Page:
Out front, by lap 14 Jorge Martin had extended his lead to 3.4 seconds ahead of Binder, while Diggia had closed the gap to Binder to less than a second. Bagnaia and Zarco were closing in on Diggia too. Diggia was a man on a mission though, and he passed Brad Binder to take 2nd place into turn 1 on lap 19.

Diggia was closing the gap to leader Martin as the laps ticked down, and on lap 22 Zarco passed Bagnaia for 3rd place, before Diggia lost 2nd to Binder a lap later. Zarco passed Diggia for 3rd on lap 25 before sitting Binder up to take 2nd on the next lap. Diggia and Bagnaia didn’t have to be asked twice and passed Binder in the gap made by Zarco’s move. Now we had a Pramac 1-2 with Martin leading Zarco, Diggia was in 3rd with Bagnaia right behind him.

Bagnaia passed Diggia for 3rd on the penultimate lap, and the gap between Martin and Zarco was now down to 0.5 seconds – Martin may have been regretting his tyre choice round about now…

Johann Zarco was all over the back of his team mate, and he took the lead of the race into turn 4, with Bagnaia following through to take 2nd. Diggia made things worse for Martin by passing him for 3rd, before Binder dumped him back to 5th.

Zarco crossed the line to win his first MotoGP race on his 120th attempt! He would be joined on the podium by Bagnaia, and Fabio Di Giannantonio who had finished in 3rd to take his first premier class podium. Just when it was beginning to look as though Zarco’s chance of winning a MotoGP race were slipping away – his move to Honda might not be the best for his hopes of a race win – he has finally done it! And he gave the fans what they wanted – a race-winning back flip!

He pulled over on his in lap to back flip off the fence, and I don’t think there was a single person in the paddock who wasn’t happy to see his first back flip since Valencia 2016 when he last won in Moto2. I also don’t think there was anyone in the paddock who wasn’t happy for Di Giannantonio – he is out of a ride at the end of this season, just when he is starting to get to grips with the Ducati. According to the TNT Sports team, Diggia and crew chief Carchedi have started making changes to the base setting used by all the other riders on Ducati machinery, and that is where his improved performances have come from, which begs the question – why were they not making these changes earlier?!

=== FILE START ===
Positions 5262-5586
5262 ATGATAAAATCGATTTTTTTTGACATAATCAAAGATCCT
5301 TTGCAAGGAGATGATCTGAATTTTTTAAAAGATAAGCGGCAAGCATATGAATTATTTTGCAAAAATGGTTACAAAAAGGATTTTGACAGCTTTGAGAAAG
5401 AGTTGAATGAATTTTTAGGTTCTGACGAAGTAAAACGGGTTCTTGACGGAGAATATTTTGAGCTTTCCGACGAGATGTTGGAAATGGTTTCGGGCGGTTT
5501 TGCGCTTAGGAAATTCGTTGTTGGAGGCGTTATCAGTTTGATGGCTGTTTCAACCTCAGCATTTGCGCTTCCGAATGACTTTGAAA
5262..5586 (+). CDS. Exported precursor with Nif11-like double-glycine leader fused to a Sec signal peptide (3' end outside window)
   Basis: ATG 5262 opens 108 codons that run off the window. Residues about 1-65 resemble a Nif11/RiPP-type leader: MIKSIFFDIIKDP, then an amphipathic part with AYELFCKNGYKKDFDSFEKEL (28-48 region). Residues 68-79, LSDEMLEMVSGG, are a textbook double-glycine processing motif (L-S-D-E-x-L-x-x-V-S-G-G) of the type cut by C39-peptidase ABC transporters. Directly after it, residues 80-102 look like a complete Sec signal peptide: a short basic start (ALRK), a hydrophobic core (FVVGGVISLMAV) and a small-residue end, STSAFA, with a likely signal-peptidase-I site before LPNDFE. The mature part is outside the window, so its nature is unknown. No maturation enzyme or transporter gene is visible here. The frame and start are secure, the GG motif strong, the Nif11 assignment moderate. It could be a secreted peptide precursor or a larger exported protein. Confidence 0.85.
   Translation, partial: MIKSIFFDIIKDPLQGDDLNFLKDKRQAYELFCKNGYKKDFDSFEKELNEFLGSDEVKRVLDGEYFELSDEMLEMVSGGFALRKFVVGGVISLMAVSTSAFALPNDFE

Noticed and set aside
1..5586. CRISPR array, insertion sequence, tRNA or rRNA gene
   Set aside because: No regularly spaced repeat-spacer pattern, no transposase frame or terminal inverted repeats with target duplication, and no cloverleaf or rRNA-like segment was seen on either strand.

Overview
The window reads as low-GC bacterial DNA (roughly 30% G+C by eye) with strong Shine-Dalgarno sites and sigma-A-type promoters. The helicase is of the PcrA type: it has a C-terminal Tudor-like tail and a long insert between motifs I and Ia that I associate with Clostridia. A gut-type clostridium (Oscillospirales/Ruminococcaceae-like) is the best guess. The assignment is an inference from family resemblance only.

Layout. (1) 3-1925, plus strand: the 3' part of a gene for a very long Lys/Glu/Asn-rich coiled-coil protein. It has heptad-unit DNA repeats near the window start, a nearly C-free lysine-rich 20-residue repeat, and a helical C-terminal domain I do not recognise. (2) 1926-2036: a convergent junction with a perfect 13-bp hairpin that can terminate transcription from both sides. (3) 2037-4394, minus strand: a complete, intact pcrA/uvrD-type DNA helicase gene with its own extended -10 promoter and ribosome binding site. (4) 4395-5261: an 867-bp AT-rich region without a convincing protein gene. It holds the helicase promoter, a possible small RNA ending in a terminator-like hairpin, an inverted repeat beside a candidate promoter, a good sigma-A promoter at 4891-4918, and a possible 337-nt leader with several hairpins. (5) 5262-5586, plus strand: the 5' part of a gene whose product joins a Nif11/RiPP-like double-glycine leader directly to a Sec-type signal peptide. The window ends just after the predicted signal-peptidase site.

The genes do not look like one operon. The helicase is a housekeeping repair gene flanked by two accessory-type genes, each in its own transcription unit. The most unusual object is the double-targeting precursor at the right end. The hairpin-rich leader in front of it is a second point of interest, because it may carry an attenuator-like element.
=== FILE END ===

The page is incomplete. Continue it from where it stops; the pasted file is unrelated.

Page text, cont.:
Anyway, I was delighted for both Zarco and Diggia – it was brilliant to see them both having success. We were treated to a rousing rendition of La Marseilles from Zarco who continued singing even after the music had stopped.

You had to feel a little sorry for Jorge Martin – he had been leading the race from lights out until the final lap, but he had no tyre left to fight as he was unceremoniously dumped back to 5th place. It could have been an incredible gamble – he would have won the race if it had been a lap shorter, but ifs and buts are no good in racing, and he finished 5th. He was now 27 points adrift of Bagnaia in the championship.

Warm up on Sunday morning was wet, cold, and windy, and was topped by Viñales from Martin and Marc Marquez.

We had a full Moto3 race – although conditions were sketchy, and half of a Moto2 race before race direction decided that the weather was too bad to continue. Moto2 was red flagged after 9 laps, and although they initially said a re-start would be announced, it was decided just to give half points to those who had finished the race (10 riders had crashed out of the race by the time it was stopped).

I liked Tony Arbolino’s point that half points seemed harsh – in such difficult conditions he joked they should get double points!

Shortly after the end of the Moto2 race, there was a meeting between the team bosses, race direction, and IRTA. KTM boss Guidotti said after the meeting that they would be looking again at the forecast and deciding whether the Sprint would go ahead, but that “common sense” says it is too windy to try and race, with no teams seeming keen to go ahead.

It was very quickly announced that the Sprint had been cancelled – it was the right decision, the weather was horrendous. There was heavy rain and strong winds, but it was the gusts of wind that seemed to be of most concern. Ducati boss Davide Tardozzi said that the decision not to race was not unanimous, but I wonder if some teams (probably Pramac) had maybe wanted to wait to see if the conditions changed later in the day. Gino Borsoi – Pramac boss – did say that he wasn’t happy that there was not going to be a Sprint, but that not racing was the best decision in terms of safety.

Jack Miller was quickly out of his garage and over to the fans who were still trackside once the cancellation was announced. Jack was busy taking selfies and giving his boots to kids in the crowd, and he was soon joined by other riders keen to give the fans their time even if they couldn’t give them a race.

So that was Phillip Island – a Saturday GP that saw the title lead extended to 27 points, and no Sprint for Martin to try and claw some of that gap back. There’s no time for rest though – most of the riders are already in Thailand ahead of the Thai GP this weekend. Can Martin close the gap on Bagnaia again? I can’t wait to find out.